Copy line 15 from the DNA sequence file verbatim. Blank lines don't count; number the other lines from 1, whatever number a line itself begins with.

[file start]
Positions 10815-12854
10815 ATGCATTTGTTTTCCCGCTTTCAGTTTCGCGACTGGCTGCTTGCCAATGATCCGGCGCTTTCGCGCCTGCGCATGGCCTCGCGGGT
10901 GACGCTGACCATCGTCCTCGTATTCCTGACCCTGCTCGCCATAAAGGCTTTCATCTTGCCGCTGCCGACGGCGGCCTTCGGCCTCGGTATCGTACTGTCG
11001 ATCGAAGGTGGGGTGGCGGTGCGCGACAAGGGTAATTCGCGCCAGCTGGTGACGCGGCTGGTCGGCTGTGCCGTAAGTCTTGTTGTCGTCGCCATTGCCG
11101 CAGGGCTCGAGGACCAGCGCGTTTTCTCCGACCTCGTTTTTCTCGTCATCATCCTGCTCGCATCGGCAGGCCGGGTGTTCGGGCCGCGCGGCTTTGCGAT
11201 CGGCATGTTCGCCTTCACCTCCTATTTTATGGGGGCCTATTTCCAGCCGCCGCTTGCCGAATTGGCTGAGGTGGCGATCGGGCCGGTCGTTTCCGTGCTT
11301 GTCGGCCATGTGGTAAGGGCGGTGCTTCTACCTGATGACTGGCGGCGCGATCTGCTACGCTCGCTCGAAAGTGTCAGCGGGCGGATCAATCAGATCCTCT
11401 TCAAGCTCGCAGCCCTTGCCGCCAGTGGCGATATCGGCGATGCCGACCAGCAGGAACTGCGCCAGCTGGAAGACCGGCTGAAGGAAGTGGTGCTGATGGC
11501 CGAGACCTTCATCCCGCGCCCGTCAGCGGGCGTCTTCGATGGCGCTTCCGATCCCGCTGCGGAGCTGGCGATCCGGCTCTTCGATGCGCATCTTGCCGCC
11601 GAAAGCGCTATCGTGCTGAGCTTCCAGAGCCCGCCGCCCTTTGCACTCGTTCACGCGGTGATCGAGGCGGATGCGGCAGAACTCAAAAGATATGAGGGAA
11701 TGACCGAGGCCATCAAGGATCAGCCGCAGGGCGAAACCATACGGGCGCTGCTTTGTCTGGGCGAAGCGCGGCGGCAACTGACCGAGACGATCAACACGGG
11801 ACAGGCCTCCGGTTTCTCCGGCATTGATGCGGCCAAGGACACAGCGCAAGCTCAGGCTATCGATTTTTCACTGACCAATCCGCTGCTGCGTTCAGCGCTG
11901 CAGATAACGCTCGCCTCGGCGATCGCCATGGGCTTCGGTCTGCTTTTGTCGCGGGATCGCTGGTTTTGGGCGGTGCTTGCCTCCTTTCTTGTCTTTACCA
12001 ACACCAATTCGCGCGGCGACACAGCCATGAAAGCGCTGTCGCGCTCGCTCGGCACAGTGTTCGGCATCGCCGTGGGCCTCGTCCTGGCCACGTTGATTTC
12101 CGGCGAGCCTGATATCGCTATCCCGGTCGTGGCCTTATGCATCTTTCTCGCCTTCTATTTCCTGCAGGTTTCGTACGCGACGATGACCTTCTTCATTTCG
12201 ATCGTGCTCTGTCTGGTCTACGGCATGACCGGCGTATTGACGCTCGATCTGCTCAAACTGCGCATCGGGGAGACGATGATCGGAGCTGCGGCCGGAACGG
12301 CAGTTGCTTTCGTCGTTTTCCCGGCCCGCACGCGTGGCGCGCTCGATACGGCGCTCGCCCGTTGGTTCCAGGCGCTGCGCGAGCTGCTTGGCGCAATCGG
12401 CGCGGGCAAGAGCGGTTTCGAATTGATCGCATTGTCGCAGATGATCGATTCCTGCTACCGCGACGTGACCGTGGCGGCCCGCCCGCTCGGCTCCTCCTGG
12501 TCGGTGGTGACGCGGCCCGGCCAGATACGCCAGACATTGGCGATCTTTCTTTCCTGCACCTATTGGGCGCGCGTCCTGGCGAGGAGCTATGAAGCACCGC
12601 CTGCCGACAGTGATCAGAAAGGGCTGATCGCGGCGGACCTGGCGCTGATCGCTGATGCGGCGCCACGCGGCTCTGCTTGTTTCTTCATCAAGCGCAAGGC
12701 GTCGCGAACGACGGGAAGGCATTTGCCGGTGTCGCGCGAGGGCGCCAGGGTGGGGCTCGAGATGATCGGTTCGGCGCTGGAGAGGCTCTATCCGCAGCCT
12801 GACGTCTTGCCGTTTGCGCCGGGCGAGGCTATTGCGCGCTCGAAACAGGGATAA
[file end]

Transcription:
12101 CGGCGAGCCTGATATCGCTATCCCGGTCGTGGCCTTATGCATCTTTCTCGCCTTCTATTTCCTGCAGGTTTCGTACGCGACGATGACCTTCTTCATTTCG